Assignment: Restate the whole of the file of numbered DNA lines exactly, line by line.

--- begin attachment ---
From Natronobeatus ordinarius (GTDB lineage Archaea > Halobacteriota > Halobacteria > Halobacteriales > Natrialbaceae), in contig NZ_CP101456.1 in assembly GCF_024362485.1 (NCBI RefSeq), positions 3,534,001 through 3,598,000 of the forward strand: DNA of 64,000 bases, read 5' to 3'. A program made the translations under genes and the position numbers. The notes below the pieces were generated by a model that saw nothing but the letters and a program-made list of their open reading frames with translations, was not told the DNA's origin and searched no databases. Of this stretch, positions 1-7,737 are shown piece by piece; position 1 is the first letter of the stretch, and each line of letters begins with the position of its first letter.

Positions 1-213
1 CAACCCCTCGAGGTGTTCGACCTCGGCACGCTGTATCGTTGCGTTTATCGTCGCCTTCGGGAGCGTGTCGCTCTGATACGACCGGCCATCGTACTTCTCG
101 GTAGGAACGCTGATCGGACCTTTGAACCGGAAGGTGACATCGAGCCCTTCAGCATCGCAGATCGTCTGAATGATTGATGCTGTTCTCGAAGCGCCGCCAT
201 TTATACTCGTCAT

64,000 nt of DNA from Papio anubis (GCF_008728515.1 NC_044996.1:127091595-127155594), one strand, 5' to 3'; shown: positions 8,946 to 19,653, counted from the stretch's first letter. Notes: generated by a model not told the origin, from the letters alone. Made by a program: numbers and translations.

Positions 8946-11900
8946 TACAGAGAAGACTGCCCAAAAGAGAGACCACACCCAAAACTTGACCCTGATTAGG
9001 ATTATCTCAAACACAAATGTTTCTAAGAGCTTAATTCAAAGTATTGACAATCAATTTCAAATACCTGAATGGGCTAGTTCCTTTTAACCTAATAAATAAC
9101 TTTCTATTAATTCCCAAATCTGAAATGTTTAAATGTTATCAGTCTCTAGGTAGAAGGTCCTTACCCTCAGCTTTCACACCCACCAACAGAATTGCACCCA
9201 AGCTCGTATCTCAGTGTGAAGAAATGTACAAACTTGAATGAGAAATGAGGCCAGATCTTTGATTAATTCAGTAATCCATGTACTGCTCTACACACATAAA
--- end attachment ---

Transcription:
From Natronobeatus ordinarius (GTDB lineage Archaea > Halobacteriota > Halobacteria > Halobacteriales > Natrialbaceae), in contig NZ_CP101456.1 in assembly GCF_024362485.1 (NCBI RefSeq), positions 3,534,001 through 3,598,000 of the forward strand: DNA of 64,000 bases, read 5' to 3'. A program made the translations under genes and the position numbers. The notes below the pieces were generated by a model that saw nothing but the letters and a program-made list of their open reading frames with translations, was not told the DNA's origin and searched no databases. Of this stretch, positions 1-7,737 are shown piece by piece; position 1 is the first letter of the stretch, and each line of letters begins with the position of its first letter.

Positions 1-213
1 CAACCCCTCGAGGTGTTCGACCTCGGCACGCTGTATCGTTGCGTTTATCGTCGCCTTCGGGAGCGTGTCGCTCTGATACGACCGGCCATCGTACTTCTCG
101 GTAGGAACGCTGATCGGACCTTTGAACCGGAAGGTGACATCGAGCCCTTCAGCATCGCAGATCGTCTGAATGATTGATGCTGTTCTCGAAGCGCCGCCAT
201 TTATACTCGTCAT

64,000 nt of DNA from Papio anubis (GCF_008728515.1 NC_044996.1:127091595-127155594), one strand, 5' to 3'; shown: positions 8,946 to 19,653, counted from the stretch's first letter. Notes: generated by a model not told the origin, from the letters alone. Made by a program: numbers and translations.

Positions 8946-11900
8946 TACAGAGAAGACTGCCCAAAAGAGAGACCACACCCAAAACTTGACCCTGATTAGG
9001 ATTATCTCAAACACAAATGTTTCTAAGAGCTTAATTCAAAGTATTGACAATCAATTTCAAATACCTGAATGGGCTAGTTCCTTTTAACCTAATAAATAAC
9101 TTTCTATTAATTCCCAAATCTGAAATGTTTAAATGTTATCAGTCTCTAGGTAGAAGGTCCTTACCCTCAGCTTTCACACCCACCAACAGAATTGCACCCA
9201 AGCTCGTATCTCAGTGTGAAGAAATGTACAAACTTGAATGAGAAATGAGGCCAGATCTTTGATTAATTCAGTAATCCATGTACTGCTCTACACACATAAA